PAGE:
What is a Favicon?
‘Favicon’ is short for “Favourites Icon”. It appears next to the website URL or on the open tab label in your browser when you visit a website and it will also appear prefixed next to the title of any new bookmarks you save.
Why should your website have one?
- To be more easily recognised
- To display your brand
- As a sign of trust
- To ensure your website stands apart from your competitors
- To look polished and professional (this will build trust and credibility)
This is how the Twitter Favicon looks:
The example below shows how Favicons appear next to bookmarks in your favourites:
It is easier to instantly recognise brand images ...
We can decipher information from colours and shapes in a snap, but reading titles takes longer.
This is what a collection of websites with Favicons look like when grouped together on a bookmarks toolbar. You want visitors to come back to your site often, so help them to identify it.
What is the main purpose of a Favicon?
A Favicon is a miniature piece of branding, so miniature it’s only 16×16 pixels in size! One of the primary functions of your visual branding (your brand colours and logo in most cases) is to build trust.
Your focus should always be on building strong customer relationships, so this little mark (a Favicon), will serve to remind and reassure your customers that they have come back to the right place.
If you are a small business, having a Favicon will allow you to draw some of the perceived credibility that bigger businesses thrive on.
What if I don’t have a Favicon?
If you don’t have a Favicon, the image below is what visitors will see instead. Where it says “My Website” this will usually be the title of your website.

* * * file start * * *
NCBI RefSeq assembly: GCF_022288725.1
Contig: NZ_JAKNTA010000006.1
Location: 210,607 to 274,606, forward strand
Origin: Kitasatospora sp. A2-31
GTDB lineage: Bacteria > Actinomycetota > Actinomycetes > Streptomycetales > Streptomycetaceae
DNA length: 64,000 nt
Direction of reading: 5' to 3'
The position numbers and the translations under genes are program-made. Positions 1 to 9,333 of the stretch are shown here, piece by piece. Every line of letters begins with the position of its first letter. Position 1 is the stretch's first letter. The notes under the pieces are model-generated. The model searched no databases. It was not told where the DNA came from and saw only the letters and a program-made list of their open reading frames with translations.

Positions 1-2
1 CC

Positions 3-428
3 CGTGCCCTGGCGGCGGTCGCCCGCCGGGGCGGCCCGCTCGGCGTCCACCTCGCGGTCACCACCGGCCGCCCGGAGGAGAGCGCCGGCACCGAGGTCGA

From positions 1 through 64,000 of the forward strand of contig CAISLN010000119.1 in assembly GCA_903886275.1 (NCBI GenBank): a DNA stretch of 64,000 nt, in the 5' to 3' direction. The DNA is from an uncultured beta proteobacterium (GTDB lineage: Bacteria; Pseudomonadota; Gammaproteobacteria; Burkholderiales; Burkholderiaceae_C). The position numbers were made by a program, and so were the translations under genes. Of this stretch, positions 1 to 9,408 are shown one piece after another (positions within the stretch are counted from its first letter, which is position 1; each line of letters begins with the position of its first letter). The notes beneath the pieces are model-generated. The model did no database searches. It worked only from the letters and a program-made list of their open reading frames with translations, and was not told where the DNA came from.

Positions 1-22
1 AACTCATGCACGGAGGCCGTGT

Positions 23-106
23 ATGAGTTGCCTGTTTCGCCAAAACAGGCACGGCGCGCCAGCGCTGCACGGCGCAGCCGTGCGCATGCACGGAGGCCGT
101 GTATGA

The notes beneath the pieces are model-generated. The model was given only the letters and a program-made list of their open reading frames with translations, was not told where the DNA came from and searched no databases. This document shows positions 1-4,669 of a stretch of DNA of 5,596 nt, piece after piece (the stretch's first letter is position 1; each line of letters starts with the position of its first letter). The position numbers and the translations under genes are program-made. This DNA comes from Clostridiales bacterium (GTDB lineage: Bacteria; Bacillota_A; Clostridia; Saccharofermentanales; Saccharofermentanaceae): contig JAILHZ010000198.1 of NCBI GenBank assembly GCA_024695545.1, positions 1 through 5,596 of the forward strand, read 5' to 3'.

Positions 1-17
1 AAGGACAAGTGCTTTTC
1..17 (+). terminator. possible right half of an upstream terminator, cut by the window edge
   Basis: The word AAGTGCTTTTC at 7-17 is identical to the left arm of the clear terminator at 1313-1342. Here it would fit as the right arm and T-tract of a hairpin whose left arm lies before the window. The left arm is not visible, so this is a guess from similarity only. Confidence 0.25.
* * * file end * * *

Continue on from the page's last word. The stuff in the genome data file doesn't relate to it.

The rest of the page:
If you don’t have a Favicon, people will see the default icon (for example if you are using Internet Explorer, you will see the Internet Explorer logo as illustrated below); so having a Favicon will help your site stand out when placed in a list of other websites.
What makes an effective Favicon?
A common practice is to have your Favicon be a scaled down version of your business logo. Some logos are simply too intricate to display at such small sizes, if this is the case you may wish to convey some of the characteristics of your visual brand through basic shapes and colour. You might for example take a single letter from your logo, and this is precisely what Facebook have all done.
Another effective idea is to have a symbol or icon that you feel represents your site or the particular theme of your site. i.e. A mechanic's website might use an icon of spanner, and a florist might use petals or a flower.
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